The settlement comes as dozens of people across the nation have sicked from a mysterious vaping-related illness, one that has led to at least 26 deaths, according to the Associated Press.

In California, Gov. Gavin Newsom signed an executive order in September calling on his tax collectors to step up enforcement of the e-cigarette industry.

The Juul settlement, announced on Thursday, contains other prohibitions, including no advertising within 1,000 feet of a school or playground, no sponsoring sporting events or concerts that allow people under 21 and no paying or permitting company employees or contractors to appear at school or youth-oriented events.

The company also must replace the terms “adults only” and “not for use by minors” with “the sale of tobacco products to minors is prohibited by law” in order to avoid enticing minors.

The agreement limits bulk sales of Juul products both online and at brick and mortar stores and requires Juul to continue it’s “secret shopper” program, which seeks to catch retailers selling Juul products without asking for ID.

“This settlement will reduce the number of children getting addicted to a neurotoxin like nicotine, and help protect them from other toxic chemicals present in Juul products,” said CEH’s CEO Michael Green in prepared remarks. “CEH intends to monitor the company closely and if Juul violates our agreement by one inch, we will sue them again.”

A spokesman for Juul said that the settlement affirms practices that the company already had in place.

“We have never marketed to youth and do not want any non-nicotine users to try our products, since our products exist solely to help adult smokers find an alternative to combustible cigarettes,” the spokesman said.




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Drug Giants Close In on a $50 Billion Settlement of Opioid Cases




AmerisourceBergen, Cardinal Health and McKesson

CLEVELAND — As a critical trial deadline bears down, lawyers for states and the three largest drug distributors in the country, along with two manufacturers, have agreed on a framework for a deal to resolve thousands of opioid cases with a settlement worth nearly $50 billion in cash and addiction treatments.

Three people familiar with the negotiations said that cities and counties across the country are tentatively supporting the broad parameters of the deal but are negotiating over its total value as well as attorneys’ fees. They warned that details could change and the deal could still fall apart before Monday, when opening statements are to begin in the first federal trial to determine responsibility for the opioid epidemic.

The agreement would release AmerisourceBergen, Cardinal Health and McKesson, which together distribute about 90 percent of the country’s medicines, along with Johnson & Johnson and Teva, the Israeli-based manufacturer of generic medicines, from a rapidly growing list of more than 2,300 lawsuits that they face in federal and state courts.

All of the companies either didn’t return requests for comment or declined to do so.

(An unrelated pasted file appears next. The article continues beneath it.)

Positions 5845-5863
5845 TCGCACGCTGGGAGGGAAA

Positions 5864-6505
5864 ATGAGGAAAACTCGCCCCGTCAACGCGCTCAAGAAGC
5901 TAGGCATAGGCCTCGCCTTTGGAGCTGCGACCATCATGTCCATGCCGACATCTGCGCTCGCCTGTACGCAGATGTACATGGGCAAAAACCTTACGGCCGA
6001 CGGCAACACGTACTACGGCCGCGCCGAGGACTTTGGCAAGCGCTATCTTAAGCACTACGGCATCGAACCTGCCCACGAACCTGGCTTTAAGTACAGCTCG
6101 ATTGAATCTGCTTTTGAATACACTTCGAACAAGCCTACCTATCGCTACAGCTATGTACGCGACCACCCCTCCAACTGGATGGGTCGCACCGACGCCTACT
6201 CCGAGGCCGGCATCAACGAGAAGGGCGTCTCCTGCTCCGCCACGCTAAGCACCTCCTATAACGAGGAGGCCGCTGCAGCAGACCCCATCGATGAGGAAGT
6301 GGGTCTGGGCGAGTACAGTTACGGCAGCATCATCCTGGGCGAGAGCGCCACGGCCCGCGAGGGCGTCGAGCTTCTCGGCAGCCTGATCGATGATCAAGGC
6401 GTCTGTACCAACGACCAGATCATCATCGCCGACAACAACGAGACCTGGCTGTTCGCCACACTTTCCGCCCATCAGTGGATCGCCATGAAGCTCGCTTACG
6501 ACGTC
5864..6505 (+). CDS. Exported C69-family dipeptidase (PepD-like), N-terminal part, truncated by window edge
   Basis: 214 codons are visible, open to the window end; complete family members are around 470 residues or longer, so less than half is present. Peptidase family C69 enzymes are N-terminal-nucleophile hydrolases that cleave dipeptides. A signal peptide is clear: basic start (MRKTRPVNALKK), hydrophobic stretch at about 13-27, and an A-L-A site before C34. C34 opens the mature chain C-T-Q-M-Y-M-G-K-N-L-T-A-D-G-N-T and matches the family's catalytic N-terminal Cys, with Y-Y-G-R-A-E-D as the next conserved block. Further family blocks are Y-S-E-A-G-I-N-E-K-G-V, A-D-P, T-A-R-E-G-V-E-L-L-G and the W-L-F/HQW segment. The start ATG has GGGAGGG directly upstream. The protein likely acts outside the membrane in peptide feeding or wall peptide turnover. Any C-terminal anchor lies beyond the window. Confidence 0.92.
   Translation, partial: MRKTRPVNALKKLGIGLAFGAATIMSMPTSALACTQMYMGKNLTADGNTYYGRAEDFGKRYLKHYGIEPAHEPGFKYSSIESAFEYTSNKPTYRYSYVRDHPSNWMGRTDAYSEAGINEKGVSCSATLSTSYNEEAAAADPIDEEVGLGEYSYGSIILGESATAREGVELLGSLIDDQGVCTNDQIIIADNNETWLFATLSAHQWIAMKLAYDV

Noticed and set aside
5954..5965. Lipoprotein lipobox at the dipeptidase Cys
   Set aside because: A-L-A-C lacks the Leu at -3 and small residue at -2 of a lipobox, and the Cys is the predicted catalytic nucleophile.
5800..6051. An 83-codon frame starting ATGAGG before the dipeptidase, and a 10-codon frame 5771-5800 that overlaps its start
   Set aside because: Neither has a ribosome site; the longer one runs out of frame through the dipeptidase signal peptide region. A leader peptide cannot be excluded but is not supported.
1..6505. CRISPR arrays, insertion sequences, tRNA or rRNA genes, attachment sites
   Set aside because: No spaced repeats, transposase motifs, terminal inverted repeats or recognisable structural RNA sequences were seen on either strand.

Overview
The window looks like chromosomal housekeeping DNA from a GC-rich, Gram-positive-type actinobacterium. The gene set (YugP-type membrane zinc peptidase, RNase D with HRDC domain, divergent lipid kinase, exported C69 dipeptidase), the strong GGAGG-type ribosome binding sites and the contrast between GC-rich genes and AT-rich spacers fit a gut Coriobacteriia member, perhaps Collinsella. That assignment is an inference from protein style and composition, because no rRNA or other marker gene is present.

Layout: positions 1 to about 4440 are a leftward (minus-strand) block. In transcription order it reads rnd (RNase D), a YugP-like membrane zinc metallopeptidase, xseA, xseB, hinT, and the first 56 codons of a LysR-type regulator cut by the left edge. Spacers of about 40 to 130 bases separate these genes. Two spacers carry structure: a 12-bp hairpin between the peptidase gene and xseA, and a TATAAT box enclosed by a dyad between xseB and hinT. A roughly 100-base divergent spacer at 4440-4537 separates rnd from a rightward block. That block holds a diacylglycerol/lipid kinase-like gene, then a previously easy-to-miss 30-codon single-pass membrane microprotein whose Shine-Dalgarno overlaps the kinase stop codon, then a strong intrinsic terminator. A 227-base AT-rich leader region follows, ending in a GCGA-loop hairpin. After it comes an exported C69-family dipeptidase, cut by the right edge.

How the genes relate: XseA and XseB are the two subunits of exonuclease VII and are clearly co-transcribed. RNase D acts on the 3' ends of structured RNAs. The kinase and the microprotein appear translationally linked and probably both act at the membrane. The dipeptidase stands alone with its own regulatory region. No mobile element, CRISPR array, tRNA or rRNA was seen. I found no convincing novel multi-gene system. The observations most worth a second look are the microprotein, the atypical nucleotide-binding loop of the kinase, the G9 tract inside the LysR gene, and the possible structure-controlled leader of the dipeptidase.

Pennsylvania, North Carolina, Tennessee and Texas are leading the talks for the states, along with lawyers for thousands of cities and counties whose cases are in federal court.

Since the late 1990s, more than 400,000 people in the United States have died from overdoses of prescription painkillers and illegal opioids, including heroin and fentanyl. The epidemic is considered one of the greatest public health crises in the country’s history.

The three drug distributors and Teva are defendants in the first trial, brought by two Ohio counties. With thousands of somewhat similar governmental lawsuits on the national runway, the Ohio suit is considered an important showcase that will test the strength of both sides’ witnesses and legal arguments before 12 jurors.

Even as discussions continue, so does the selection of a jury, in anticipation of the start of the trial should talks collapse.

Johnson & Johnson recently settled with the two Ohio counties for about $20.4 million, but the company is named in many of other suits, as well.

Many drug manufacturers and pharmacy chains also have been named as defendants in federal and state opioids cases, but they are apparently not involved in these negotiations.

The maker of OxyContin, Purdue Pharma — which is currently in bankruptcy court — has a tentative and much-disputed agreement with lawyers for thousands of municipal suits in federal court and nearly two dozen states that, if finalized, would remove the company from most opioids cases as well.

According to people familiar with the talks, the combined value of the current deal breaks down as follows: $20 to $25 billion in cash to be divided among the states and localities to help pay for health care, law enforcement and other costs associated with the epidemic; and another $25 to $30 billion in addiction-treatment drugs, supplies and delivery services.

People familiar with the negotiations said many details are still being debated, including the timetable for when the money would be paid.

Whether the amount will be considered sufficient by all the plaintiffs remains to be seen. A new report by the Society of Actuaries projects the costs related to the opioid epidemic at $188 billion in 2019 alone, including health care, child and family assistance programs, criminal justice activities and lost wages.

People familiar with the talks said that a sticking point in negotiation is how much money will go toward attorneys’ fees for the private lawyers who represent governments in the overwhelming majority of cases and work on contingency.

Those lawyers filed the first opioid lawsuits in 2014 and have since conducted hundreds of depositions and compiled many millions of documents.


Source : nonperele